It’s easy to imagine why Record Group 217 has been obscure. With the nondescript name, “Accounting Officers of the Department of the Treasury,” it promises nothing more glamorous than 19th-century auditors’ records. It’s easy to see why, as the target of research, RG 217 has been a last-picked kid on the playground at the National Archives.
Today, RG 217 is on a fast track to becoming one of the hottest, underused records groups at NARA. Scholars love new primary sources. Since 2013, on some days, researchers must wait in their turn in the Reading Room to look at some boxes. Given the funding and time, wouldn’t you like to go sleuthing on a story dated between 1775 and 1927 to see what history has forgotten?
Thanks to the grants of generous donors administered by the Minnesota Independent Scholars’ Forum, I have been fortunate to conduct four research forays into RG 217 for the express purpose of identifying new primary sources about Federal interactions with Dakota people in Minnesota in the 19th century.
The shelving required to house RG 217 is so extensive that it wraps from the West to the East sides of the stacks at Archives 1 in Washington D.C. Removed from the stacks, the collection would cover three-quarters of a football field, side to side and end to end, to a depth of one foot.
See the Table of Contents in the RG 217 link above to overview the entire collection.
Scholars have largely overlooked RG 217 because we’ve not understood what it contains. In the late 18th, 19th and early 20th centuries, the Congressionally-mandated Treasury auditing process categorically (and often invisibly) removed documents from the Federal record groups that have become the staples of scholarly research, like National Archives RG 75, Records of the Office of Indian Affairs.
Take the subject of Hugh Tyler, who students of Minnesota history know as a political friend of Alexander Ramsey, hired on as Commissary for the Treaties at Travers des Sioux and Mendota in 1851. We know little about Tyler apart from allegations made by a political rival, Madison Sweetser, in the wake of those Treaties. Sweetser alleged Tyler and Ramsey colluded to pass money under the table to their trader-cronies, money that ought to have been given to Dakota people.
A Congressional investigation exonerated Ramsey in 1854. William Watts Folwell, Minnesota’s first historian to assess the scandal, was dubious about the Senate findings.(1) As Rhoda R. Gilman summarized Folwell’s argument, “No record was kept of Tyler’s activities. But his expenses [reimbursed by Ramsey from Indian Affairs funds] were considerable.”(2)
It turns out that Hugh Tyler’s records were retained. Scholars today can examine Tyler’s activities during the negotiations of the 1851 Treaties –as well as Madison Sweetser’s and Alexander Ramsey’s settled accounts. (3) The records Folwell lamented as missing had been transferred from the Office of Indian Affairs to the Treasury for auditing. They are now located in RG 217.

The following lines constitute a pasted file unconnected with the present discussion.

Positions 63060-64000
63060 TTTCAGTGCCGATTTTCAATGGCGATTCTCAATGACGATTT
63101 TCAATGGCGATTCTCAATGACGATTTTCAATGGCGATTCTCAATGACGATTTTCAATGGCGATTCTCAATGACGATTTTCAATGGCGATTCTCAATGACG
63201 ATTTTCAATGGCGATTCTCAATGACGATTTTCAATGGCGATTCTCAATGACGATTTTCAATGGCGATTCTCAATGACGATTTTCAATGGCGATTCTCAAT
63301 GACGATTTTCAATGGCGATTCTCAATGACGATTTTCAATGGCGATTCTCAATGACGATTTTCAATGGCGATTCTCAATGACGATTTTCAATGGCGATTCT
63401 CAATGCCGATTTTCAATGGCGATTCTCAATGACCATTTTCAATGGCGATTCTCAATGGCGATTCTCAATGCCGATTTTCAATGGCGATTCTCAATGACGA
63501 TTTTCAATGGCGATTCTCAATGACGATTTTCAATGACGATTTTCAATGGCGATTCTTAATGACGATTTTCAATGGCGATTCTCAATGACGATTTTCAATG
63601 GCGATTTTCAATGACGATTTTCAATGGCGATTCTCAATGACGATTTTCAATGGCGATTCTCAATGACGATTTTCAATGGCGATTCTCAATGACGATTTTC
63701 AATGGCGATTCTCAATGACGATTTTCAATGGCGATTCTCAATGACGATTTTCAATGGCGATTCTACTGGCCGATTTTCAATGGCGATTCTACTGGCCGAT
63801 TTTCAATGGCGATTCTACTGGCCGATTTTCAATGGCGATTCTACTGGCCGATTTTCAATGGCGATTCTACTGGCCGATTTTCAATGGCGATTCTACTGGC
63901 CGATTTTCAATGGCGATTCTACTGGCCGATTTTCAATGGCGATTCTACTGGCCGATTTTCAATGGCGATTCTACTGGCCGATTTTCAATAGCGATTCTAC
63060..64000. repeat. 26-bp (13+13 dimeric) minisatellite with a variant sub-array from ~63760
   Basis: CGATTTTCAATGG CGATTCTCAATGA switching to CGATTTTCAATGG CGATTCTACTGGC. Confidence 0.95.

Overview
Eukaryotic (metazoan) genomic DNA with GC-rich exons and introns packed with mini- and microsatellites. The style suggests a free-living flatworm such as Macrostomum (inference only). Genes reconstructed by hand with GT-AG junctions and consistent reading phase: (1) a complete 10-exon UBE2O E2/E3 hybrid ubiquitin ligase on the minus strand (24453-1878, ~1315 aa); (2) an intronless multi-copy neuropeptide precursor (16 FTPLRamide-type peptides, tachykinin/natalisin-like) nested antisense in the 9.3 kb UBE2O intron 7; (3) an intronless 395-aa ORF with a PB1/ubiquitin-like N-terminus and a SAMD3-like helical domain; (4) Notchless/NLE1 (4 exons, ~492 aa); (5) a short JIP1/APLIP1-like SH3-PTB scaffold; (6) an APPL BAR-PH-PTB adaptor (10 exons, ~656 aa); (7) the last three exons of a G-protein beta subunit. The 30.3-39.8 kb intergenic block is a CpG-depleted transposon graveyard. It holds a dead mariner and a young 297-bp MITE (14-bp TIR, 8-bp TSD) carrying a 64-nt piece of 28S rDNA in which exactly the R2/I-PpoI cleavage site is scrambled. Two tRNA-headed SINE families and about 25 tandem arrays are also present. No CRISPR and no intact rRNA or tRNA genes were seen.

Settled accounts were permanently collected at the Treasury, where the records backed up the work of the last people to handle them: auditors. They were not returned to the Federal offices that generated them. When NARA opened in 1935, it followed the archival practice of preserving the provenance of the collections it accessioned. That meant that records that came into the National Archives from the Treasury retained the order and identifiers assigned to them there, further obscuring the origin of these records outside the Treasury Department.
For example, Tyler’s account from the Treaty of 1851 is not filed by that year, where a scholar would expect to find it in RG 75. Rather, it is filed in RG 217 among other accounts settled in 1853, the year the auditor closed Tyler’s case.
In this way, the historically invisible auditing process segregated some of the most data-rich primary sources out of the NARA records collections scholars routinely consult. At the Treasury, some accounts were further removed by the time that passed before settlement. In the cases I have surveyed, an account may have been settled, and therefore was chronologically filed, from one to thirty-two years after the events captured in the file.
Institutional collections policies follow scholarly demand. We can’t be interested in something we don’t know exists.
But now we do. And I think it is no mistake that RG 217, among other newly discovered collections at NARA, is coming to light now. Digitization and the application of big data to history mean we have the tools at hand to mine these records for new stories and to update ones we think we know –tools that Folwell never dreamed of when he tried but failed to locate these records a century ago.
(1) William Watts Folwell A History of Minnesota Vol. 1, The Minnesota Historical Society Press, 1921. p. 290-293.
(2) Rhoda R. Gilman, Henry Hastings Sibley: Divided Heart, The Minnesota Historical Society Press, 2004, p. 131 and Mary Lethert Wingerd, quoting Gilman quoting Follwell in North Country: The Making of Minnesota, The University of Minnesota Press 2010, p. 383 n 31.
(3) Ramsey’s accounts from the Treaty are curiously misfiled in RG 217. If this anomaly is an artifact of the period settlement process, some accounts available to scholars today may not have been available during the Ramsey investigation.